History of Franklin County, Ohio
It is the design of this Work to preserve for the people of Franklin County an imperishable record of its early history — now existing only in the memory of the more aged settlers, and in scattering and detached papers and records, which are every year wasting away.
To write the history of a single county, may to some appear like a very small business; while to others it is considered very desirable that some one should do so in every county. How else are the names and memory of our early settlers and friends to be preserved? And who is there that would not be pleased to look back, or to have his children look back, upon some record of his early days, and of departed friends? And how else should strangers, settling among us, so readily obtain a knowledge of our institutions and public characters, as by some such local publication?
It has been the writer's object in this compilation, to give a correct statement of all events worthy of remembrance, with their proper dates, so as to form a book of ready reference, such as will be convenient and interesting to all residents of the county. For this purpose, he has relied upon public records and documents, where they could be obtained; and in all other cases, upon the best information that could be derived from early and intelligent settlers of the city and county, aided by his own personal knowledge.
It is but a little over sixty years since the first settlement was commenced — more than two-thirds of that time the writer has been a resident of the county. Over twenty years ago, while on terms of intimacy and daily intercourse with some of the very first settlers, he compiled a small pamphlet entitled "Franklin County Register," a few copies of which were printed; and which may be considered as the basis of this work. In that way he obtained and preserved the recollections of those pioneer friends.
And now, as some of the matter contained in these pages has heretofore appeared in different prints, to avoid the charge of plagiarism, it is but necessary to say, that when Mr. Wheeler published his map of Franklin County, in 1842, he accompanied it with a very small pamphlet, historical and descriptive of the county, which was taken wholly from the Franklin County Register, without giving credit; and when Mr. Howe published his " Historical Collections of Ohio," in 1847, he copied from Wheeler's pamphlet, and gave credit to it. It may not be amiss, also, to add that the "Brief History of Columbus," accompanying Mr. Armstrong's "Columbus Business Directory," published in 1843, was also prepared by the writer hereof, which may be an apology for the free use of it in this work.
To suppose that this publication contains no errors or omissions, would be folly in the extreme. But the writer has labored assiduously to have it as free from errors as possible. And to those who have kindly rendered him assistance in the collection of facts, he tenders his grateful acknowledgments.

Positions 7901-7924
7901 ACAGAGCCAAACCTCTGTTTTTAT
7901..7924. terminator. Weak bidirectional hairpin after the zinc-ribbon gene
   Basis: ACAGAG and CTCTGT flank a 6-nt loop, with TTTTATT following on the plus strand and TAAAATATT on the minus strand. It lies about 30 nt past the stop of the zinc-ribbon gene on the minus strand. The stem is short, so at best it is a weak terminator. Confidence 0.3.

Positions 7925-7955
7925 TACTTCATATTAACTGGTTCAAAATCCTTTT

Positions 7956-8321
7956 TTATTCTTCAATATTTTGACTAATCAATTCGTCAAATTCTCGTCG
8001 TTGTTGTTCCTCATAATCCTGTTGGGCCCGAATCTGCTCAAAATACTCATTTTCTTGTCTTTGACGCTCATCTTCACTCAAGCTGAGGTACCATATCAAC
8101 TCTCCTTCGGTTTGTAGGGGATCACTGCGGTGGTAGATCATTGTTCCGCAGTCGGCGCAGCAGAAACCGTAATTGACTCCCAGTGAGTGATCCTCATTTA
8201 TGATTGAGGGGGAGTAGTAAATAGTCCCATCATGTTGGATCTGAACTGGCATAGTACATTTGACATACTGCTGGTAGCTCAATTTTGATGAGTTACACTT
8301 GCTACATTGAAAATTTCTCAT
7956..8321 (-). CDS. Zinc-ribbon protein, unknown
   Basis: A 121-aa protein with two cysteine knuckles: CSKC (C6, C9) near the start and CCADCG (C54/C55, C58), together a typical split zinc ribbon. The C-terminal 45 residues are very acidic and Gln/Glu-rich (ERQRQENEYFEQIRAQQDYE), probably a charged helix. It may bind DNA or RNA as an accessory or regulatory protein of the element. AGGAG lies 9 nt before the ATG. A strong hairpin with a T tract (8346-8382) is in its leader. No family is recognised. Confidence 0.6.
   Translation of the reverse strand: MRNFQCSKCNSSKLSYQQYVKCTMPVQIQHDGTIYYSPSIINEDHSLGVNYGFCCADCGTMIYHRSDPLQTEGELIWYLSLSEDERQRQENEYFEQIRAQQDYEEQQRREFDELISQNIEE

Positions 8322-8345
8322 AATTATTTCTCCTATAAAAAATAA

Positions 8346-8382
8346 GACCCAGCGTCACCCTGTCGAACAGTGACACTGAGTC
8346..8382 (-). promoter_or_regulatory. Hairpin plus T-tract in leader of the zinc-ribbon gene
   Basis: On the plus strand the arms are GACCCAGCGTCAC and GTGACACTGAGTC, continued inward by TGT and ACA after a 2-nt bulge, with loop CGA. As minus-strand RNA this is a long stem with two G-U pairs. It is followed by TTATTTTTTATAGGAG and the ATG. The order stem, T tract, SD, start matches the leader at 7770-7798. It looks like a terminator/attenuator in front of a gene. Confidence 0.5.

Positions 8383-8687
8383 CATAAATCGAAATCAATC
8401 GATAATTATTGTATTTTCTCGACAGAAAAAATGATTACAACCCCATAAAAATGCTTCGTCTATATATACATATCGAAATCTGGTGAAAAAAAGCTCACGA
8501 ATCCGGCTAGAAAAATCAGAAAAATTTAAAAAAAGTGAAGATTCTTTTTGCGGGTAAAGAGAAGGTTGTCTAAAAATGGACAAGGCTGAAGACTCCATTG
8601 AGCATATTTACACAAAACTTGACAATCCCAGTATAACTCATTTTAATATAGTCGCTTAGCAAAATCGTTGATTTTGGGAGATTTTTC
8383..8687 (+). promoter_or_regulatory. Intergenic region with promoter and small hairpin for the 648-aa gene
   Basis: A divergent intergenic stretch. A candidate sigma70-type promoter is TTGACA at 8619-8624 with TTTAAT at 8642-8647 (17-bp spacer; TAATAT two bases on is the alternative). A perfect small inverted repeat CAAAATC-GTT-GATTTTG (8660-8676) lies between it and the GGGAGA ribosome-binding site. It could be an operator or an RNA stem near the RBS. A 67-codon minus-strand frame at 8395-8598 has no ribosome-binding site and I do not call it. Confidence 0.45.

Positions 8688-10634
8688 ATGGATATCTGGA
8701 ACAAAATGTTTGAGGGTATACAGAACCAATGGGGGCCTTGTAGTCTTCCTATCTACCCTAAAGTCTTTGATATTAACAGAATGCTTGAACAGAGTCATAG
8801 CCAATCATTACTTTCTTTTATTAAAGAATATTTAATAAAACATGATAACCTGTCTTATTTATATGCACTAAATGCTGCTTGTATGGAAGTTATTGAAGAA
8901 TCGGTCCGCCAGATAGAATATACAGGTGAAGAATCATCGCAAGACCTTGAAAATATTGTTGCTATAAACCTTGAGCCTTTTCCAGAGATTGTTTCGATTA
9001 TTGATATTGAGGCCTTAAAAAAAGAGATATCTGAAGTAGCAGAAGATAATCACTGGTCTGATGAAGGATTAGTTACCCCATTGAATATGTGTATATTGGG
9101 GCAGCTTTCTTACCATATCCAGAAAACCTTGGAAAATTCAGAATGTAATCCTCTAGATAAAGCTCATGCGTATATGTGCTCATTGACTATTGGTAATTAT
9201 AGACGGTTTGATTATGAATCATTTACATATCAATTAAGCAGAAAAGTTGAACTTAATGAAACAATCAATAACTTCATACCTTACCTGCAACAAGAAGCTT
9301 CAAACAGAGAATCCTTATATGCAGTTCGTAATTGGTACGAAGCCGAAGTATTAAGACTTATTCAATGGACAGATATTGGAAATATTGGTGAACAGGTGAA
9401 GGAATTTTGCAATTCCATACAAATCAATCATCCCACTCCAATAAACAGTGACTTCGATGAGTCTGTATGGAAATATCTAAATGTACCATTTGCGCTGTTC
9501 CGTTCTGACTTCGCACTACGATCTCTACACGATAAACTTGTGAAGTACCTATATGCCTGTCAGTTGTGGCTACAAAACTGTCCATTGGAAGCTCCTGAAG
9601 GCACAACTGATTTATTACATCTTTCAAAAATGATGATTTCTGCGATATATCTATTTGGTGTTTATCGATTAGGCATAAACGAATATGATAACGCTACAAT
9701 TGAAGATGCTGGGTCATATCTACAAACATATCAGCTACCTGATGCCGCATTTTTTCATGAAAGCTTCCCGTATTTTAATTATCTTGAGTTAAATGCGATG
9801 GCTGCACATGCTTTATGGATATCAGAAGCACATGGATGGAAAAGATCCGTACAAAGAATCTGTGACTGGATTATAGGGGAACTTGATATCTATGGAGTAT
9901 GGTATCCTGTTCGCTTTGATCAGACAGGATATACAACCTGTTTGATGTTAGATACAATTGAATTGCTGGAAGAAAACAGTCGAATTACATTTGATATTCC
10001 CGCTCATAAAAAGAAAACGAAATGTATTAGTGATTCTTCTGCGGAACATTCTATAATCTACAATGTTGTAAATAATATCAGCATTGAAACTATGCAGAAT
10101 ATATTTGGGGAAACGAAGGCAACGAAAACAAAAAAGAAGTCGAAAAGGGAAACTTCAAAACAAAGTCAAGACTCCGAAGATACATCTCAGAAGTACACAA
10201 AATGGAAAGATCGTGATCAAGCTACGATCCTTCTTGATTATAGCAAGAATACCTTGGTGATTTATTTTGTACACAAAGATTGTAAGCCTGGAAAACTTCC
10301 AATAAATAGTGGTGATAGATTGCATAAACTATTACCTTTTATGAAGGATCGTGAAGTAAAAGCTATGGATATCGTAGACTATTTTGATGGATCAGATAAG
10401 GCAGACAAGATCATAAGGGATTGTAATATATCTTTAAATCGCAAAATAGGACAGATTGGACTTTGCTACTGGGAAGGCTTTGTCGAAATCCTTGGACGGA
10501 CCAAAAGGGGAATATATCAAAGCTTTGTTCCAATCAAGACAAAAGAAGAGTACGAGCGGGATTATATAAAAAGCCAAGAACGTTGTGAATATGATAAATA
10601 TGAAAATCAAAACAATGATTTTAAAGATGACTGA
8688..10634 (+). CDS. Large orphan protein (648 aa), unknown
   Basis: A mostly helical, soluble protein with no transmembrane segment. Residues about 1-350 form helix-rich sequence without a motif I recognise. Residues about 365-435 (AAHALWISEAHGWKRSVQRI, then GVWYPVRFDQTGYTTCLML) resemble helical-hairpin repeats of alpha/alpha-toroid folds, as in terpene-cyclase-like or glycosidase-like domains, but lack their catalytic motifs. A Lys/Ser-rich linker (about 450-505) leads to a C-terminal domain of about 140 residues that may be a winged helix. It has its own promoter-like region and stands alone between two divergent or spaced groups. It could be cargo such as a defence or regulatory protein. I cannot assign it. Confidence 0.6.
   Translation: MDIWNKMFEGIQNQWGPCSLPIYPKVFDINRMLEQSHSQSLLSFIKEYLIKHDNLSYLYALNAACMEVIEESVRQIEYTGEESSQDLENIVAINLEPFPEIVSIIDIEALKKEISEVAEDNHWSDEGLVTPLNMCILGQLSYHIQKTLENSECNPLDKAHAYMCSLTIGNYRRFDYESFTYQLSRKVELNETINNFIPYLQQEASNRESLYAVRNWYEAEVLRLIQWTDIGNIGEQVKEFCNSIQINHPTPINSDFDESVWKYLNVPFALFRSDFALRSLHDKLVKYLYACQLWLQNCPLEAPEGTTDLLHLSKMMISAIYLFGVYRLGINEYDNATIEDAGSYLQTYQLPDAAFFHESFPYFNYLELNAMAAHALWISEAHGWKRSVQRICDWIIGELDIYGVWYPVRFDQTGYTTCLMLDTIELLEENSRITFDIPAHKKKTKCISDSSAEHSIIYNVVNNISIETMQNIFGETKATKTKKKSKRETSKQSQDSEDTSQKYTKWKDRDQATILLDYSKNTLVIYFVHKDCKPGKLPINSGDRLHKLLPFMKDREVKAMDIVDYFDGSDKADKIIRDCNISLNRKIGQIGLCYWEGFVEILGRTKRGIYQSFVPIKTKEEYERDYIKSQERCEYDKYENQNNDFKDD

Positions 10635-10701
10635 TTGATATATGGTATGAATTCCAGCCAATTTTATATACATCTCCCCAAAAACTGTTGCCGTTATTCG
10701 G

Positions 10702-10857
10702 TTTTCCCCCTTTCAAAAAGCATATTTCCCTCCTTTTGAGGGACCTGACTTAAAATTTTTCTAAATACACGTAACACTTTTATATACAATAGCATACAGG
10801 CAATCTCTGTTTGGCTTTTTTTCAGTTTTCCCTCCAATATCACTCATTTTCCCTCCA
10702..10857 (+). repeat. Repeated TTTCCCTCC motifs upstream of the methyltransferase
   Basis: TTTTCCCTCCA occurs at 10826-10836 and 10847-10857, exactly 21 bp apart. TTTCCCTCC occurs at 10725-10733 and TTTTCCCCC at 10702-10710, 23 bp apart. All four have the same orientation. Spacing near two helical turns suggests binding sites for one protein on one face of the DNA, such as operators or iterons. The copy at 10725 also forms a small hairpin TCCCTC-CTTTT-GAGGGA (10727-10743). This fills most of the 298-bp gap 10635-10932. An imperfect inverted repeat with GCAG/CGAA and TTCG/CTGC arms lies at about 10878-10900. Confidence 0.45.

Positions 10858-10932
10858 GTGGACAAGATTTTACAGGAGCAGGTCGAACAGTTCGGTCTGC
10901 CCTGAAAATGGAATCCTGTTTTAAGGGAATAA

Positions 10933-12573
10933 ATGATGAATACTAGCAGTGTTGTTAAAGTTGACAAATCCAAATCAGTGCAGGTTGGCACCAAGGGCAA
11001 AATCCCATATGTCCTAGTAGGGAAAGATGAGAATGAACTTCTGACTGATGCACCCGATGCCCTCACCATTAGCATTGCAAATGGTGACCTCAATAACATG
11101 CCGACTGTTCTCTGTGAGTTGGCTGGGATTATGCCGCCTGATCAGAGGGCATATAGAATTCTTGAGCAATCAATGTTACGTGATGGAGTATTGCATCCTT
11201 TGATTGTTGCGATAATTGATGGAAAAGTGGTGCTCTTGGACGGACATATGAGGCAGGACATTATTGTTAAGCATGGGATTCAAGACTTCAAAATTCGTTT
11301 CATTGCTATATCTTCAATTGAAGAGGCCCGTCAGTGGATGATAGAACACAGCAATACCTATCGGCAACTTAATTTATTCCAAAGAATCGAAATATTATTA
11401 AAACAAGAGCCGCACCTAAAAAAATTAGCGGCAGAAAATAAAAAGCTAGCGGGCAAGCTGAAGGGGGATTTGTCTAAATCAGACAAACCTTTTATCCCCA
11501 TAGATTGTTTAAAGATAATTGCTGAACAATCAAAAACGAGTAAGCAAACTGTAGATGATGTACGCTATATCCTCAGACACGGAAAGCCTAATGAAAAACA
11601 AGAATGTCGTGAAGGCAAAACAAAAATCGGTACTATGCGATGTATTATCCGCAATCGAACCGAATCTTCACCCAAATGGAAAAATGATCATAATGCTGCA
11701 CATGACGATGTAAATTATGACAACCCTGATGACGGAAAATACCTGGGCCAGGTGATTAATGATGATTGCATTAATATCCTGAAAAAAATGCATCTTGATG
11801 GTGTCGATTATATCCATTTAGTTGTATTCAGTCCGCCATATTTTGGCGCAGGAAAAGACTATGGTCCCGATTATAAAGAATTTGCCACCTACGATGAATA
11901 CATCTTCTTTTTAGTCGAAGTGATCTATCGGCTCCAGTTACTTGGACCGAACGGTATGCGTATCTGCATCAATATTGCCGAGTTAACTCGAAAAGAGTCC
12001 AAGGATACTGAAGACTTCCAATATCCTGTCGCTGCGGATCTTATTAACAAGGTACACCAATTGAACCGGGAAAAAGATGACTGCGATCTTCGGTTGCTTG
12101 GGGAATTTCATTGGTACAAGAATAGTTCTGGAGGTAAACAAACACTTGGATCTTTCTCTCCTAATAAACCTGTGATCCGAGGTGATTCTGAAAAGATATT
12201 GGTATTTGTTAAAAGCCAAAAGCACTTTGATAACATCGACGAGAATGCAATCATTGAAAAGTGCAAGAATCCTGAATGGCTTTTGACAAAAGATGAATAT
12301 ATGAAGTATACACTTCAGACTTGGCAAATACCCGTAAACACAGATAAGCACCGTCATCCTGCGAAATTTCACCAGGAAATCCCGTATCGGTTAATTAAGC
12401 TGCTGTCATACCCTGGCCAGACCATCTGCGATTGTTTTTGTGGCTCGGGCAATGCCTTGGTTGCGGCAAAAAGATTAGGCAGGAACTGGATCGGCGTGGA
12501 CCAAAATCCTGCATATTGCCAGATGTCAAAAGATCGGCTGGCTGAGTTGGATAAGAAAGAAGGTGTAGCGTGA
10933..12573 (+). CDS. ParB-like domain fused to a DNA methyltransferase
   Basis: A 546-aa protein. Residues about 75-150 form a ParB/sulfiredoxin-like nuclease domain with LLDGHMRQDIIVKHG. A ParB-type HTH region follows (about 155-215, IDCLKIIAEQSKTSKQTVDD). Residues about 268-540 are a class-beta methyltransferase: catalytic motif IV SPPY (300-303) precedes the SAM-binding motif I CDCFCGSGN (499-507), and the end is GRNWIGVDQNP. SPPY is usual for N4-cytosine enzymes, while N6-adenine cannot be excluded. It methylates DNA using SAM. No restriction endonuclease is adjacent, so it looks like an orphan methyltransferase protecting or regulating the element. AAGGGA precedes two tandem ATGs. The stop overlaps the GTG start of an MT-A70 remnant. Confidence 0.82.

Table of Contents
Chapter I. Early settlement until 1803 1
Chapter II. From 1803 until the founding of Columbus 8
Chapter III. Franklin County from 1812 to 1858 38
Chapter IV. Newspapers 57
Chapter V. Turnpikes & Plank Roads 70
Chapter VI. The Columbus Canal 84
Chapter VII. Poor House, or Infirmary 89
Chapter VIII. Agriculture & Horticulture Societies 96
Chapter IX. John Brickell — His Captivity 105
Chapter X. Jeremiah Armstrong — His Captivity 122
Chapter XI. Public Officers 136
Chapter XII. Masons & Odd Fellows 163
Chapter XIII. Franklin Township 173
Chapter XIV. Sharon Township 179
Chapter XV. Montgomery Township 186
Chapter XVI. Pleasant Township 192
Chapter XVII. Hamilton Township 197
Chapter XVIII. Washington Township 202
Chapter XIX. Madison Township 206
Chapter XX. Truro Township 213
Chapter XXI. Plain Township 220
Chapter XXII. Mifflin Township 226
Chapter XXIII. Clinton Township 230
Chapter XXIV. Blendon Township 235
Chapter XXV. Jefferson Township 239
Chapter XXVI. Norwich Township 243
Chapter XXVII. Jackson Township 247
Chapter XXVIII. Prairie Township 251
Chapter XXIX. Perry Township 255
Chapter XXX. Brown Township 260
Chapter XXXI. Columbus (1812-1817) 263
Chapter XXXII. Columbus (1817-1834) 292
Chapter XXXIII. Columbus (1834-1857) 307
Chapter XXXIV. The Old State House 333
Chapter XXXV. Penitentiary 346
Chapter XXXVI. Churches of Columbus 364
Chapter XXXVII. Columbus Cemeteries 389
Chapter XXXVIII. Literary Institutions 398
Chapter XXXIX. Ladies Benevolent & Mechanics Societies 407
Chapter XL. State Benevolent Institutions 412
Chapter XLI. Tragedies 421
Chapter XLII. Manufacturing in 1858 429
Chapter XLIII. Post Office & City Officers 438
Chapter XLIV. State Officers 447
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A wag once said, "Hindsight has 20/20 vision." If that be true, we who are interested in the study of history should have the best eyesight in town.
In deciding to re-publish William T. Martin's HISTORY OF FRANKLIN COUNTY, the Linden Heights Kiwanis Club is in hopes that there will be a great deal of value and respect added to the contemporary residents of the County through the realization that Columbus and its environments were not an "instant town" where the story of its early years was a string of accidental happenings.
Strong in the air was the will to survive and hard-core patriotism was just as difficult to maintain then as now.
To the younger generations who are impatient for perfection, we say, "look back and realize you are a small but important part of the continuing story of a great community. Train yourself to be politically aware and our form of government will serve you well."
"As you involve yourselves in the lives of the founding fathers, remember, it was the overwhelming challenge that kept them going — as it must be today."